2013 Roundup: Truck art exhibitions and displays

Around the world, truck art from Pakistan was celebrated and often combined with local cultural traditions.

In September, truck art was prominently featured at the Hindu festival Durga Puja in Calcutta. Though he traveled to India with the expectation that he would be painting a truck, artist Haider Ali painted one of the pandals, or structures used to carry the Gods, that are paraded during the festival. Truck art was selected as a theme for the Durga Puja because of its potential to build relations between the two nations. The music and film stars who are common subjects of truck murals, such as Madhuri Dixit and Ataullah Khan, are an important common element. The Daily Mail has some pictures of the pandal while Haider Ali was painting.

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India vs. Pakistan: Truck Art Rivalry?

There is a thriving vehicle decoration sector in both countries, but when it comes to their decorated vehicles, Pakistan’s are more vibrant, intricate, and labor intensive. Each part of a Pakistani truck is covered as part of a canvass. Indian vehicles, while colorful, pay less attention to the whole vehicle and focus more on individual elements, which may not be interconnected.

According to one report, Pakistani truck decoration developed to differentiate their vehicles from their neighbor’s. That account differs from most other accounts of the origins of Pakistani truck art, but regardless of its accuracy, it does underscore the divergent styles of vehicle decoration.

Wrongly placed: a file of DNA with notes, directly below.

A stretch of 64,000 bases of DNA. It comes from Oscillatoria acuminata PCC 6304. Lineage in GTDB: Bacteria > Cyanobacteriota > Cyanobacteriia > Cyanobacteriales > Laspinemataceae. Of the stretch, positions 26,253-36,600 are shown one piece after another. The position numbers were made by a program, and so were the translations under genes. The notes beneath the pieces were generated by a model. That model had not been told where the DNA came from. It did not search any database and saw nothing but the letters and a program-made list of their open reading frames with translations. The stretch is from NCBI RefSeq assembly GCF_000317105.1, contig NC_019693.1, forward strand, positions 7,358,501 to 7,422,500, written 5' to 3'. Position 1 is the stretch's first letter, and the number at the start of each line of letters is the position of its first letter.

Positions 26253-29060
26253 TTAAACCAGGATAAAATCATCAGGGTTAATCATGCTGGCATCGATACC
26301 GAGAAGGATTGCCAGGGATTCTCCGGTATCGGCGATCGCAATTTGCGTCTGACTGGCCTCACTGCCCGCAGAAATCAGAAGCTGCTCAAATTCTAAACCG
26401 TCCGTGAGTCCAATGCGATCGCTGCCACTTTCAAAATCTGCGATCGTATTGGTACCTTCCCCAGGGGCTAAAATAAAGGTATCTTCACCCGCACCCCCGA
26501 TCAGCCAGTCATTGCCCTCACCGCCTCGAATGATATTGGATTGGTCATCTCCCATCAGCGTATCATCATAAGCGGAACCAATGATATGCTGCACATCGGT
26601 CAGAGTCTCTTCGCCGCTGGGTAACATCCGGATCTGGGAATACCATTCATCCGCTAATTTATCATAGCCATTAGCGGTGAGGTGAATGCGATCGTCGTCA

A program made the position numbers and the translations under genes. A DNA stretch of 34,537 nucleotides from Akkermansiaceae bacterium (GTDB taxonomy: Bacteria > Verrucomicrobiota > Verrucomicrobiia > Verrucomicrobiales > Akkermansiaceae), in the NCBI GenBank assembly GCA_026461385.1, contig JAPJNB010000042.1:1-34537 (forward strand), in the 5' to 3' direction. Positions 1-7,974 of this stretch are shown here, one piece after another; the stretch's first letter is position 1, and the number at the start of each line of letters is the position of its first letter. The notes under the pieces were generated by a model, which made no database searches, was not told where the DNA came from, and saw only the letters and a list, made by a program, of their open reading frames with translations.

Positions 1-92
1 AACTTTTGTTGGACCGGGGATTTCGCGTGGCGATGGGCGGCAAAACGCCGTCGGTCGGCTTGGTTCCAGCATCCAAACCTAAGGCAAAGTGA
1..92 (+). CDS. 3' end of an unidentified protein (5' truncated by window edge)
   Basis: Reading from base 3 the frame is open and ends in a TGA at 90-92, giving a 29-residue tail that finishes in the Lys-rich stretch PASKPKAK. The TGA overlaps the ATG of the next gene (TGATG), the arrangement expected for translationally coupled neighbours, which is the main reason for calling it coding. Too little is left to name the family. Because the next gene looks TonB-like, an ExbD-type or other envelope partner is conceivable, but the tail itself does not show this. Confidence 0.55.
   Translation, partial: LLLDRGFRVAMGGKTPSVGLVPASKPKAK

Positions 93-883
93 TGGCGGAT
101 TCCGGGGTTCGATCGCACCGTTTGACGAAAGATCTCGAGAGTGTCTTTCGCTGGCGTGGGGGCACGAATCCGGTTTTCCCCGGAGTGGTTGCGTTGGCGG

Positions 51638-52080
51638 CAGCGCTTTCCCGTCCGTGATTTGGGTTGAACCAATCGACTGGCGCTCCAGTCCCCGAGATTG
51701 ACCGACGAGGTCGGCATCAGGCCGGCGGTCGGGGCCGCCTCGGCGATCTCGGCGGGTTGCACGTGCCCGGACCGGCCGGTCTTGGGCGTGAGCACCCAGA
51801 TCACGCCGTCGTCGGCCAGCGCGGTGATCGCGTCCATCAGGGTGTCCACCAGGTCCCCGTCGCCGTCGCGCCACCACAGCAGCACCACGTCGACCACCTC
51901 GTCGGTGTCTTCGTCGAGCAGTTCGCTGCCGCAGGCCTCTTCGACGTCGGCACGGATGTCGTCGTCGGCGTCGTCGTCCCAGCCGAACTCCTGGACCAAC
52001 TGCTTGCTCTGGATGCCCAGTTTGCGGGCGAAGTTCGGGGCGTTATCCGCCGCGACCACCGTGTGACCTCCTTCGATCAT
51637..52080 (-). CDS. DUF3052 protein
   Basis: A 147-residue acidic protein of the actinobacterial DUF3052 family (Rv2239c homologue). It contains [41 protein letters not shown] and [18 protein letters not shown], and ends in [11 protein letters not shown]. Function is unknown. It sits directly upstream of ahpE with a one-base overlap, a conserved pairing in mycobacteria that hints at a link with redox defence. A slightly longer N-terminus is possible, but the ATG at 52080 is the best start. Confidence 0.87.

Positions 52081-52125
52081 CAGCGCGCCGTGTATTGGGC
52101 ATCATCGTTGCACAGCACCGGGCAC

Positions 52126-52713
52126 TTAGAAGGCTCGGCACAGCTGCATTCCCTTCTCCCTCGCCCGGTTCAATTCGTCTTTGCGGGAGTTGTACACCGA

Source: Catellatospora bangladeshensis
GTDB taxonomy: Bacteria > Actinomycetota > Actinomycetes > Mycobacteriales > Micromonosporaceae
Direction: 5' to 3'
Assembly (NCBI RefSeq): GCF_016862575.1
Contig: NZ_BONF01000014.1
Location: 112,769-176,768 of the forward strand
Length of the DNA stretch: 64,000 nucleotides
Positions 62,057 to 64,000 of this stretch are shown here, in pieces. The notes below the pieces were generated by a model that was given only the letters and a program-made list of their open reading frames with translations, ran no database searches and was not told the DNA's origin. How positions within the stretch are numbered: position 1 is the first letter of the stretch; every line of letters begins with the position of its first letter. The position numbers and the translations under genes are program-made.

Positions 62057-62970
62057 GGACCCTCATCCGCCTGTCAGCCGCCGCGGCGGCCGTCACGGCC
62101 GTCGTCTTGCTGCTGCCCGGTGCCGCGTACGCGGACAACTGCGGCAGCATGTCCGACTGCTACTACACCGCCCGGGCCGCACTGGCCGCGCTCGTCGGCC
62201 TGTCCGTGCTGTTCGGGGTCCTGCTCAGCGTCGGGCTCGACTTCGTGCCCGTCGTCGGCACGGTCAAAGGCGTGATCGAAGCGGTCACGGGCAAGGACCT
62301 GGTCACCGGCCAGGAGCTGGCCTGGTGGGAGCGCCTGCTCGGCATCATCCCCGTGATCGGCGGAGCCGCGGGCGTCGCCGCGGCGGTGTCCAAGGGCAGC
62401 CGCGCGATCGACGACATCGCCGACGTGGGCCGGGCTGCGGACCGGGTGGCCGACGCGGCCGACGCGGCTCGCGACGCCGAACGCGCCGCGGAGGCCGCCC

Al Jazeera has coverage of a truck repair and decoration workshop somewhere in India.

Note the TATA insignia on Rana, which has no embellishments. In contrast, Pakistani trucks artists craft premade metallic flourishes that adorn the cowling and embellish the Hino or Bedford insignias, the two most common makes of Pakistani trucks.

While Pakistani vehicles are decorated with reflective tape and paint, Indian trucks seems to use more pattern-cut decals, and, in the case of the trucks interior, glossy posters. Both are rare on Pakistani trucks. Indian vehicles seem to have fewer idyllic scenes. Though some of the motifs, such as a peacock, are similar, the entirety of the Indian truck is not used as a canvass, but only selected scenes are painted.

The narrator seems impressed that the Sikh workshop owners have been in business for six years. In Pakistan, the norm is artists who have been working for decades lifetime. While a Pakistani truck will require teams of painters to prepare, as well as a separate source for decoration pieces and additional accessories, from the report it looks like the Indian workshop leaves it up to a couple workers.

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